The primary objective of Cambodia Socio-Economic Survey (CSES) 1997 was to obtain data for the measurement of living standards in geographic stratification and different segments of the Cambodian society. The other objectives were to provide information needed by a variety of users such as government institutions, donor agencies, non-government organizations; to assist NIS to train its staff in planning, designing and conducting a household based survey system and institutionalize survey taking capability. The expansion of the scope of the survey to meet the data needs of a wide variety of users and thus minimize the duplication of household surveys and promote the acceptance of CSES as the national household survey programme was also an important objective.
Specifically the survey had the following objectives:
i) To provide data required for the measurement of living standards through a single source of data for a comprehensive and detailed analysis of living standards and poverty in Cambodia.
ii) To provide information on school facilities, schooling and enrollments, cost of education and related information.
iii) To provides information on health issues, utilization of health facilities and costs incurred in treating illnesses.
iv) To provide information on demographic and economic characteristics of the population such as age-sex distribution, marital status, fertility, mortality, literacy, employment incomes.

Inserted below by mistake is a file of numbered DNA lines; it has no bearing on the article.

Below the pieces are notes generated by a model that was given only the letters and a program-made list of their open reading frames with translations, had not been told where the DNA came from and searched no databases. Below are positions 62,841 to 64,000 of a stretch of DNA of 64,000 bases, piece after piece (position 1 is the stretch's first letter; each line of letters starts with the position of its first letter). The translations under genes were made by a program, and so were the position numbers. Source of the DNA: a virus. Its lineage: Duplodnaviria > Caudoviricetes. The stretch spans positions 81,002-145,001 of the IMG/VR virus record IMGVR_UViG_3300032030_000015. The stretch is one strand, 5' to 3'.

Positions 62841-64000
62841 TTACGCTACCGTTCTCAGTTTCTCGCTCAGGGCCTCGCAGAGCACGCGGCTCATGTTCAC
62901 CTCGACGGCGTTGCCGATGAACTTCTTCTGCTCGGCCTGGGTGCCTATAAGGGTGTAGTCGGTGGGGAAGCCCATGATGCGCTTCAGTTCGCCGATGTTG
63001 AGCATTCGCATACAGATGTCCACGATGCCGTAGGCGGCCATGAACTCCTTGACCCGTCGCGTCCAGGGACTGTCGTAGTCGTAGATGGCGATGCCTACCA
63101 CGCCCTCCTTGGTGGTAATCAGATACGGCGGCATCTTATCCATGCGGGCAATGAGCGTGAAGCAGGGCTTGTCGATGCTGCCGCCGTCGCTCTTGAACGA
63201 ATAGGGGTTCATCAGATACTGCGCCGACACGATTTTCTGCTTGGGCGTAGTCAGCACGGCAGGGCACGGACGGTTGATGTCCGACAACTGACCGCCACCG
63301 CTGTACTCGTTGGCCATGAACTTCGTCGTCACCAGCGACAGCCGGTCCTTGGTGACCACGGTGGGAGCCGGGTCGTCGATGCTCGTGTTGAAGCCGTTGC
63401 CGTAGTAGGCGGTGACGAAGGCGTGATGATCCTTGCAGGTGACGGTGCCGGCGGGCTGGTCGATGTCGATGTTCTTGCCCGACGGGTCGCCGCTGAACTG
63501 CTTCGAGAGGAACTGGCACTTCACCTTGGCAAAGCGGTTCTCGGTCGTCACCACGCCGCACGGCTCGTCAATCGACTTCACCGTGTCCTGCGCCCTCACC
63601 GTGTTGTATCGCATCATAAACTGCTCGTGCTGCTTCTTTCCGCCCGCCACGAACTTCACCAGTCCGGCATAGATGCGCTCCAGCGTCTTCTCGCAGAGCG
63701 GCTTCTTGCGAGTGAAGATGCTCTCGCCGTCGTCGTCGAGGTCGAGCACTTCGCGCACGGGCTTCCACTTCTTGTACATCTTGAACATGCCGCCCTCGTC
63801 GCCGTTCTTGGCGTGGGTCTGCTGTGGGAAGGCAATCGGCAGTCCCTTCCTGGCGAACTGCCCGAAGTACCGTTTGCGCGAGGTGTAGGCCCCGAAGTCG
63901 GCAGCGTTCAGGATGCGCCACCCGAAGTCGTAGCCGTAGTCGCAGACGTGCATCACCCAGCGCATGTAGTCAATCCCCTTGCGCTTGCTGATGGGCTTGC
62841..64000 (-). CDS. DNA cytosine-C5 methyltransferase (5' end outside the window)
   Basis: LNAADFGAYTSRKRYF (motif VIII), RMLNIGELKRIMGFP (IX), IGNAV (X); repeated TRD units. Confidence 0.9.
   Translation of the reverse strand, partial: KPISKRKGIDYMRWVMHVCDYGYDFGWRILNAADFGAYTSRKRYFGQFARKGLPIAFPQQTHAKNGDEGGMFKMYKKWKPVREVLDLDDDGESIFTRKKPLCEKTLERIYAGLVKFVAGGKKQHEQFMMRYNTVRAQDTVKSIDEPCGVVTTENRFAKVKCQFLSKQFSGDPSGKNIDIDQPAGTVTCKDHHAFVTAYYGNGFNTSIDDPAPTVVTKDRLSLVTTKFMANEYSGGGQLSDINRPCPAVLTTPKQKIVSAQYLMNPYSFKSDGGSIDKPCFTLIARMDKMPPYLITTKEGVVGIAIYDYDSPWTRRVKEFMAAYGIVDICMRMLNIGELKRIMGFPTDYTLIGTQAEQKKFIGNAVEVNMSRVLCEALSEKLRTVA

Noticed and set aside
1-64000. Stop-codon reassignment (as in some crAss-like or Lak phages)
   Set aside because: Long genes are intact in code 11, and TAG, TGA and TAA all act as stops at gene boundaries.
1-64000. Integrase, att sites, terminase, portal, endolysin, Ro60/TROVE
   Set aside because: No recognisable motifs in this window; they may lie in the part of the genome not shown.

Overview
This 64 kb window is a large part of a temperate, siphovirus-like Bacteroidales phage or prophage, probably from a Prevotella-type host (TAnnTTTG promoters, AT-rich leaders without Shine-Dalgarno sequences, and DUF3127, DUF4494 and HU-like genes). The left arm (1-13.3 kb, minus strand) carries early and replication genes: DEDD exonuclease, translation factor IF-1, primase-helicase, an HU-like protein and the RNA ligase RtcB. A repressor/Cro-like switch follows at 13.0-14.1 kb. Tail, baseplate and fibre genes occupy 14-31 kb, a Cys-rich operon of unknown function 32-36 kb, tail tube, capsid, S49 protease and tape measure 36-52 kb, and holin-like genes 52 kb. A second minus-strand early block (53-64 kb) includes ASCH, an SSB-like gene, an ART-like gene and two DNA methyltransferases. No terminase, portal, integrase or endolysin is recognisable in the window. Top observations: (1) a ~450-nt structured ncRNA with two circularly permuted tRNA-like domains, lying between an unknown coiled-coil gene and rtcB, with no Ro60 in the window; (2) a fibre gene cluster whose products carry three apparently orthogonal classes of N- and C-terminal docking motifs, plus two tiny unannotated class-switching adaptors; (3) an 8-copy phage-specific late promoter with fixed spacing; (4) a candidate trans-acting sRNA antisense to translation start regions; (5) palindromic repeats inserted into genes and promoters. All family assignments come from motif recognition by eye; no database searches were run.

v) To derive information on socio-economic conditions of villages including infrastructure and access to education and health facilities.
vi) To establish survey taking capability within NIS for the Institute to conduct multi-objective large scale household-based survey programmes.
Kind of Data
Sample survey data [ssd]
Unit of Analysis
Unit of Analysis
Producers and sponsors
Authoring entity/Primary investigators
National Institute of Statistics
Ministry of Planning
Project Executing Agency
United Nations Development Programme
Swedish International Development Cooperation Agency
A sampling frame based on a national population census is not available for Cambodia. A list of village and village population prepared by the United Nations Transitional Authority in Cambodia (UNTAC) for conducting the general elections held in 1993, which was updated for undertaking the household surveys conducted during the past few years was used as the sampling frame.
As in other household surveys conducted recently, the coverage of the survey had to be restricted due to security reasons; excluded areas were considered not sage for the enumerators to conduct fieldwork. Accordingly two provinces and a number of communes from 15 other provinces were excluded from the frame. The truncated frame used for the survey covered 100% of the villages in Phnom Penh, 91.2% of villages in the Other Urban towns and 86.3% of the Rural villages. The proportions of excluded households were lower, and amounted to only 4.8% of households in other urban areas and 11.6% of households in the rural sector.
A two-stage stratified random sampling design was adopted with villages as primary sampling units (PSU's) and households as secondary sampling units (SSU's). Considering the socio-economic stratification, the spread of the items canvassed, and sample size of the survey, Cambodia was divided into 3 strata viz. Phnom Penh, Other Urban areas and Rural areas. The frame which had villages grouped by communes, and communes by districts and provinces in effect, provided for an implicit stratification of the universe for the probability proportional to size (PPS) systematic random sampling procedure adopted in the selection of the PSU's. The procedure also provided for the preparation of estimates for the four geographic zones namely, Plains, Tonle Sap Lake, Plateau and Mountains and Coastal regions of the country.
Deviations from the Sample Design